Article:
OptionsHouse

Options Trading News

February 1, 2013  Fri 1:47 AM CT

XLI: SEE CHART GET CHAIN FIND STRATEGIES
There are several events on today's calendar, with a range of data overseas and in the United States.

The parade of numbers starts well before the U.S. market opens with purchasing managers reports in China and Europe, which could affect commodity prices and global equities, while most traders in the U.S. are still asleep.

The news begins flowing in this country at 8:30 a.m. ET with monthly non-farm payrolls. Economists predict a gain of 193,000 for December, up from 168,000 the previous month. A stronger reading would likely be interpreted bullishly, while the opposite may be the case in the event of a miss.

The University of Michigan's final revision of January consumer sentiment follows at 9:55 a.m.  ET. Given that it was already released in preliminary form, it's unlikely to have a big impact on sentiment.

The Institute for Supply Management's manufacturing index at 10 a.m. ET is more important. Economists expect a 50.5 for January, down slightly from 50.7 in December. Readings above 50 indicate expansion, and those below that number indicate contraction.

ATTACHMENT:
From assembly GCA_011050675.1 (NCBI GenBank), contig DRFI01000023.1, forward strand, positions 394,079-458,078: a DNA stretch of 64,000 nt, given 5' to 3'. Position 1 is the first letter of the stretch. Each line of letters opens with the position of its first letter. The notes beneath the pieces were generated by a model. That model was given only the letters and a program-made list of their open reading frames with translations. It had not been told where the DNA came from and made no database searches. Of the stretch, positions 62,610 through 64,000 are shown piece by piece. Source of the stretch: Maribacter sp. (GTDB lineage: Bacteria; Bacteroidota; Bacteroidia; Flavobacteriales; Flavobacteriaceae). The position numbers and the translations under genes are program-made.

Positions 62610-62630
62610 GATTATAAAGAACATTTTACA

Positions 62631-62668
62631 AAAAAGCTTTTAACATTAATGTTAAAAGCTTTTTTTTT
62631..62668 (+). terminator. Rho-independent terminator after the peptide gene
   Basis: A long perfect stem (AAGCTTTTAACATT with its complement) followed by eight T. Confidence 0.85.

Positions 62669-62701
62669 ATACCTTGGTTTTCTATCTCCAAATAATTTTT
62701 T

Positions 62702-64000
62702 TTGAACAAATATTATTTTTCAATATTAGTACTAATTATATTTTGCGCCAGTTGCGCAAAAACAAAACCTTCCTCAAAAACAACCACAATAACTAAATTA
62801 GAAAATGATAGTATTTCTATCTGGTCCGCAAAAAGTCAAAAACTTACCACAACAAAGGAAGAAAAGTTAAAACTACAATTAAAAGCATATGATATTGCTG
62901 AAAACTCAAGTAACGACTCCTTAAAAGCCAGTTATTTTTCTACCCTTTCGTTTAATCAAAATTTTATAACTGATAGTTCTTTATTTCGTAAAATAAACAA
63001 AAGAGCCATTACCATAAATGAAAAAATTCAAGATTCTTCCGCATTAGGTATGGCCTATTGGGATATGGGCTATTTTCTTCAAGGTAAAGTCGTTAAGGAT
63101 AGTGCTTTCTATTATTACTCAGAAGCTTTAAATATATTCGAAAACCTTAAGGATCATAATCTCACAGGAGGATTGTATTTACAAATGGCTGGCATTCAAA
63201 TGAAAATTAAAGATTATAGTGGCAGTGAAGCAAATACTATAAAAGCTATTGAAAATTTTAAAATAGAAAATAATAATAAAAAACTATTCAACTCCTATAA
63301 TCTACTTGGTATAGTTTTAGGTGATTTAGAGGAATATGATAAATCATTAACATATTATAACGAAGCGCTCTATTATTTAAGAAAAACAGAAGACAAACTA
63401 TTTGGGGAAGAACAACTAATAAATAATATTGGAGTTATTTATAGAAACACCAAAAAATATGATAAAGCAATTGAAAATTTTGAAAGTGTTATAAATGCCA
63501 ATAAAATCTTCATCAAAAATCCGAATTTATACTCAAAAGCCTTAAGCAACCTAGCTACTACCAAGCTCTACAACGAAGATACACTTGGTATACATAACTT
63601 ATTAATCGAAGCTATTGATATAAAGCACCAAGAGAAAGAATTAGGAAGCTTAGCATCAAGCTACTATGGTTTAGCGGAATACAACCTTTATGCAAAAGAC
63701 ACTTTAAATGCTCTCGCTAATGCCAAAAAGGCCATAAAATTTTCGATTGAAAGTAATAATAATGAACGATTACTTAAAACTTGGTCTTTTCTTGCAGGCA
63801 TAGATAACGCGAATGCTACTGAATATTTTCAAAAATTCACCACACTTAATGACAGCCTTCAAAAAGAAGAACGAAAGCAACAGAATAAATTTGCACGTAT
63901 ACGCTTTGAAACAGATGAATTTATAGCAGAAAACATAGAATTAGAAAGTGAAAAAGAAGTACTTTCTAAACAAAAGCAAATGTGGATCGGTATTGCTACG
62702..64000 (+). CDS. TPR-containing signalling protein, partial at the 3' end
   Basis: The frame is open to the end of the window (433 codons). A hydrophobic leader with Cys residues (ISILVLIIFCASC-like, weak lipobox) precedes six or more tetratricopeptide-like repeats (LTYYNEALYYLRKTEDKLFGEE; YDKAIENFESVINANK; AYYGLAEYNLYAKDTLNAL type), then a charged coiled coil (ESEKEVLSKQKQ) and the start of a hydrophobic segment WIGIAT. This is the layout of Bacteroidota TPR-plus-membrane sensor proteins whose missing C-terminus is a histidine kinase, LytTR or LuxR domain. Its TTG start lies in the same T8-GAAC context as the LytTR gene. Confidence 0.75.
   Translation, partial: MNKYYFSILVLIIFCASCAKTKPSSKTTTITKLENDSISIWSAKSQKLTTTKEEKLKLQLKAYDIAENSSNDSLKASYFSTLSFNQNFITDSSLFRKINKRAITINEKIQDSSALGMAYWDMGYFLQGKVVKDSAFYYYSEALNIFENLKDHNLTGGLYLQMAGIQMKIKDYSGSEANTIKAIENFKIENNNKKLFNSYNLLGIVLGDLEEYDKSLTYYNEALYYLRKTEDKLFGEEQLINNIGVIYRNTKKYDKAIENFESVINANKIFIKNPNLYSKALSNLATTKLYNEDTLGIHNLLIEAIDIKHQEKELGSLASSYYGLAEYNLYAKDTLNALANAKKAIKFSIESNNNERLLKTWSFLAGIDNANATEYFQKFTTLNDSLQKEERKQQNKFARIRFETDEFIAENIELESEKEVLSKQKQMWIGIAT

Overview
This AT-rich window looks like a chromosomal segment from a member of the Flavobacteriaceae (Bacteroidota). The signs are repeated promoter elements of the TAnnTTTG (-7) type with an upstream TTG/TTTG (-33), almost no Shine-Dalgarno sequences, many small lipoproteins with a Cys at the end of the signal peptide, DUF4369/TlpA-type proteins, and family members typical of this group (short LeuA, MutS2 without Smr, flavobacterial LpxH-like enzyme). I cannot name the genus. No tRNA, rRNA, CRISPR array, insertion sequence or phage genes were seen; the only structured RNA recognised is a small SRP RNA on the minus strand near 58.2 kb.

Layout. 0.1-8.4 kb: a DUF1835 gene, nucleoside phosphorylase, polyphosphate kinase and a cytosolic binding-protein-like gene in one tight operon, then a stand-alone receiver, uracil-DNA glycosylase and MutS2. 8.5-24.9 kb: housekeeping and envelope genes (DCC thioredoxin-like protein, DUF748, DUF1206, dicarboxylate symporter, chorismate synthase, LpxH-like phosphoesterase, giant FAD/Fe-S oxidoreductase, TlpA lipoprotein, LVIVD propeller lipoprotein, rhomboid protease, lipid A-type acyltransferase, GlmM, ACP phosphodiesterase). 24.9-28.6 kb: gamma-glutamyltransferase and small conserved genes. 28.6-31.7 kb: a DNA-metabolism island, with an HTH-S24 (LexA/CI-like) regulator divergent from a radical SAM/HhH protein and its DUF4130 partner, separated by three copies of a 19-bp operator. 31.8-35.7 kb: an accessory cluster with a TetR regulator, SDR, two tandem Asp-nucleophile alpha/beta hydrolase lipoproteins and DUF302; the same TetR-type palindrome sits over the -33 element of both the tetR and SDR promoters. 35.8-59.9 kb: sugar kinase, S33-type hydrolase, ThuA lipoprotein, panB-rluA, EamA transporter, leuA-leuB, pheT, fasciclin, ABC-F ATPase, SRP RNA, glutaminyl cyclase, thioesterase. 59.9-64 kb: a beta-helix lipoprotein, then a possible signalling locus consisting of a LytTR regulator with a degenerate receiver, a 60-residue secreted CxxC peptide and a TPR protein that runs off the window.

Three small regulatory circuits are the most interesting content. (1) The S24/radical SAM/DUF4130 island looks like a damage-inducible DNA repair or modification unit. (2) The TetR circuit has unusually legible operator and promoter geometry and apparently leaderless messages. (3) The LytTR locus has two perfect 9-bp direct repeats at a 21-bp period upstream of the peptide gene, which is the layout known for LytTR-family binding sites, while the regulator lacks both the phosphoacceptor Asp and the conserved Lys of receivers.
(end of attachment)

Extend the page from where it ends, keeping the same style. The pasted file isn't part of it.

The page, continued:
Construction spending for December will also be released at 10 a.m. ET, but is unlike to have a major effect on markets because it's mostly backward-looking.

Earnings will also be released by companies including Merck, Tyson Foods, Mattel, and Legg Mason.
Share this article with your friends


Related Stories

XLI

What's behind puts in industrials

February 12, 2015

The SPDR Industrial Select Sector Fund had pulled back sharply after hitting an all-time high at the end of last year but has held support at its 200-day moving average.

OptionsHouse

TRADING WEEKLY OPTIONS

The fastest money in the market
View full report »

Premium Services

Webinar Recording

Turbo Charge Your Trading Profits

Education & Strategy

Gamma

As we continue to discuss the Greeks, we come to the first of the strike based Greeks called Gamma. Gamma is known as the second derivative, while delta is the first.

View more education articles »